The moments of him in the bacta tank are an expert piece of visual storytelling and editing, as it’s put together with Vader in a bacta tank as well. Both of them have been gone through the fire – literally – and while Anakin’s wounds are obviously worse), the parallels that were set up in last week’s episode are further developed here. Vader went through the flames, and he’s worse for it. He’s consumed by his hatred, a vengeful force of evil. Kenobi went through the flames, but he comes out better for it. When he emerges from the bacta tank, there’s no question in his mind about what to do, unlike in the first episode: no, he’s going to save Leia. He dons Jedi robes and is resolved to do what it takes to save her.
So as the episode progresses, we actually see a character resembling the great Jedi Master we once knew. Roken even calls him “general,” which is a nice touch (and it seems that’s a status that he’ll continue to keep, as in A New Hope Leia calls him, “General Kenobi” at one point). Roken is hesitant to jump in and help rescue Leia, but Obi-Wan has no such questions. This is a complete reversal from the first episode; in that one, Obi-Wan was the one who needed to be persuaded to help, but in this one Obi-Wan is the one persuading others to help. It shows how far he’s come. Then aboard the transport to Nur, he uses the Force on a small object, and Tala mentions that he needs more than just physical healing. It’s starting to happen, but contrast that with Kenobi struggling to use the Force in this small way to how later in the episode he uses the Force to hold back the weight of the whole ocean from pouring into the hallway. He’s growing. And presumably, I would guess, that means he’ll actually be able to communicate with Qui-Gon Jinn soon as well.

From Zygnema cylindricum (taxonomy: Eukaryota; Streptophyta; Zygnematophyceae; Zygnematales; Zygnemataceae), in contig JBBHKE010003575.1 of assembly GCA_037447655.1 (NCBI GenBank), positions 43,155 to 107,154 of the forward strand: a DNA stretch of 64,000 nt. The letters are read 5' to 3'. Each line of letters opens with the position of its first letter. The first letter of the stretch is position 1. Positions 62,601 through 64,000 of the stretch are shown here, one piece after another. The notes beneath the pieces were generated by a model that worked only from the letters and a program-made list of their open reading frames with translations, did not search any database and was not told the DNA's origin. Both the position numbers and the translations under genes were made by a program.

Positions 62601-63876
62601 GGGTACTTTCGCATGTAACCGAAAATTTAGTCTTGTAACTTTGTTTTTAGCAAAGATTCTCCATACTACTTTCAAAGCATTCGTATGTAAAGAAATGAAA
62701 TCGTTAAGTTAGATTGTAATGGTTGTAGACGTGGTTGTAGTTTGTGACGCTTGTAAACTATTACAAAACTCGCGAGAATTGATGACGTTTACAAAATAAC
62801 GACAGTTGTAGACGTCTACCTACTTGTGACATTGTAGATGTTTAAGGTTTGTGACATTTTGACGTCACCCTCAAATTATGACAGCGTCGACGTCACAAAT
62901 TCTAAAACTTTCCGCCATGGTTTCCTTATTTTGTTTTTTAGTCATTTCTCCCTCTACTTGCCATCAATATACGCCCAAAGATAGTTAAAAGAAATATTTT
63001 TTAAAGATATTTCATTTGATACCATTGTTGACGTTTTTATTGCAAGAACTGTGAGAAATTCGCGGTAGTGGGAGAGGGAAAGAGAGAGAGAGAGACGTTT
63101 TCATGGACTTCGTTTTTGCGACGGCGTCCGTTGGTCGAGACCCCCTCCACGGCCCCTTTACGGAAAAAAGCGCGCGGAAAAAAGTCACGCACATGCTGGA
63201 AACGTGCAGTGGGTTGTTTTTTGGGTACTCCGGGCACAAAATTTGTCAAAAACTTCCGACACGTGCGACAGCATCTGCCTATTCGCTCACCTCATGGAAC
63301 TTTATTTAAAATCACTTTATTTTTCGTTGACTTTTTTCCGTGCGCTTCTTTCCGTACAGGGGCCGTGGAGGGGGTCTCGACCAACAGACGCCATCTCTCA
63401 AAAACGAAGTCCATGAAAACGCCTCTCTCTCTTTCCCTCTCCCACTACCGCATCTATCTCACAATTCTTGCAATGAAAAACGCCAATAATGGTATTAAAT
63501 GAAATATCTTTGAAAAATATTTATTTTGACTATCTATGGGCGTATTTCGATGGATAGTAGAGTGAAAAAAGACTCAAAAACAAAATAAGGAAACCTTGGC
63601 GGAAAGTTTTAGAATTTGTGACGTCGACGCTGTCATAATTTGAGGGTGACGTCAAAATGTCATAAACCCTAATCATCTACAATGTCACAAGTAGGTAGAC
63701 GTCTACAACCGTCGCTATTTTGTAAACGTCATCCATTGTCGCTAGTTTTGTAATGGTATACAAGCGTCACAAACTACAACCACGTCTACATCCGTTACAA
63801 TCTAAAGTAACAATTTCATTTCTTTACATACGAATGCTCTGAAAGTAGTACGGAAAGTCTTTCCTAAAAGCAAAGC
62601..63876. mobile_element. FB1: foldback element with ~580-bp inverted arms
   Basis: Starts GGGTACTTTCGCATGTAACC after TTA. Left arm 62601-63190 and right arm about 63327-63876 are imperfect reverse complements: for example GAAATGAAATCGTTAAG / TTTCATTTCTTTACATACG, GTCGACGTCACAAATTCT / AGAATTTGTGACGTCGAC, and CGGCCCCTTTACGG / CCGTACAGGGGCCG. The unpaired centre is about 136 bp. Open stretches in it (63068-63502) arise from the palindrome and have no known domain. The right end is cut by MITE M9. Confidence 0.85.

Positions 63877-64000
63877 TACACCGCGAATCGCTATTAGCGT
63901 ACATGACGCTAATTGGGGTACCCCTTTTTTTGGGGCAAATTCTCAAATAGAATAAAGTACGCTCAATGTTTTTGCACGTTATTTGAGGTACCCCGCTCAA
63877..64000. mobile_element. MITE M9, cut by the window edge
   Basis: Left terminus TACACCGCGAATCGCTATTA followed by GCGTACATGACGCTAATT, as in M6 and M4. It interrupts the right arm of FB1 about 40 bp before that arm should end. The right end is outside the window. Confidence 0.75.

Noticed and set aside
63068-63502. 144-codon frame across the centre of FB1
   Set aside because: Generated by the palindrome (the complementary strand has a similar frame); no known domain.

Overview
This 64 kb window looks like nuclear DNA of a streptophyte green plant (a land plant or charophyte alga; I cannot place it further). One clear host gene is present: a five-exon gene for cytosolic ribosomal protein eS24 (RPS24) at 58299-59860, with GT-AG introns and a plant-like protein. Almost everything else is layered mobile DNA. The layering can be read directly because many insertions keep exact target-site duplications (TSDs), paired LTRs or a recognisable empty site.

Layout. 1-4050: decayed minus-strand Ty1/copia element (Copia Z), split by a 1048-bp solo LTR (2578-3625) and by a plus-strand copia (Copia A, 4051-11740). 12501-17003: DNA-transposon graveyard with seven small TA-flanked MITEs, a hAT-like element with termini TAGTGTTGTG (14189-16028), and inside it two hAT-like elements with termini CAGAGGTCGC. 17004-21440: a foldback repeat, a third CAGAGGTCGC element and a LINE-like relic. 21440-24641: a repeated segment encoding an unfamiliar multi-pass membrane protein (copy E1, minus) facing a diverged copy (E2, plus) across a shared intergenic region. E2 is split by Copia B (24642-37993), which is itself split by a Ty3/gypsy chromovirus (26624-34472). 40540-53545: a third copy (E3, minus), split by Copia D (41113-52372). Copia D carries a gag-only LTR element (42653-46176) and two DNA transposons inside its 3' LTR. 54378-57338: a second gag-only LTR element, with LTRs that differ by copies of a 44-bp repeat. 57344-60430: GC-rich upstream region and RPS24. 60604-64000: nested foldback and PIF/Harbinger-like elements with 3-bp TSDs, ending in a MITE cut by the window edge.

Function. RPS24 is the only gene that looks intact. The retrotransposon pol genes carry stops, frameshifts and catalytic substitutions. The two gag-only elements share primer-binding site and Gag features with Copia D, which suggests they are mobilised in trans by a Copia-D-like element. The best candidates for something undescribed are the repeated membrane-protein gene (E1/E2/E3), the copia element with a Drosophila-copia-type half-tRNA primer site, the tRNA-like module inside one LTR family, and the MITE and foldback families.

And the whole rescue in the Fortress Inquisitorious was just so great. Seeing Obi-Wan fighting back and defending himself with his lightsaber was so satisfying, and it made the slow build-up in the first three episodes so worth it. And the moment of the lights going dark in the interrogation room, only to be illuminated by Kenobi’s lightsaber as he took out the guards, was just fantastic. The whole thing really felt a lot like Fallen Order, and I mean that in the best way. In that story, set five years prior to this series, Cal Kestis infiltrated the Fortress and narrowly escaped, and there were plenty of echoes of that here. (As a side note, I loved actually hearing the names “Fortress Inquisitiorious” and “Nur” in this episode!) It’s a bit strange that the Empire would have two significant security breaches of a Jedi infiltrating the base, but I suppose two in ten years isn’t that bad. There were also echoes of A New Hope as Kenobi snuck through the base, and even used the Force to distract some guards at one point as well.
By the end, it’s the rebels aligned with the Path who show up to save the day. At the beginning of the episode they said they weren’t fighters, but it’s clear they are now. This isn’t the Rebel Alliance Star Wars fans are familiar with – that hasn’t been formally aligned yet and won’t be for many years – but there are plenty of different rebel cells operating across the galaxy. It would seem that this one is independent from the others, aiming to rescue Jedi. Roken wants to save others, since he was unable to save his wife. I do feel like (and this is a very minor critique) the sequence of Roken deciding to help felt a bit rushed, as he almost immediately went from thinking Kenobi was a danger to thinking he’d help them. And when Wade died in the rescue, it was really the first time we actually knew who he was. It’s not necessary for the audience to have a deep backstory with the character because the real impact is how it affects the in-universe characters in the story, but it all felt a bit too rushed. But like I said, that’s a minor critique, and nothing that took away from my enjoyment of the episode whatsoever.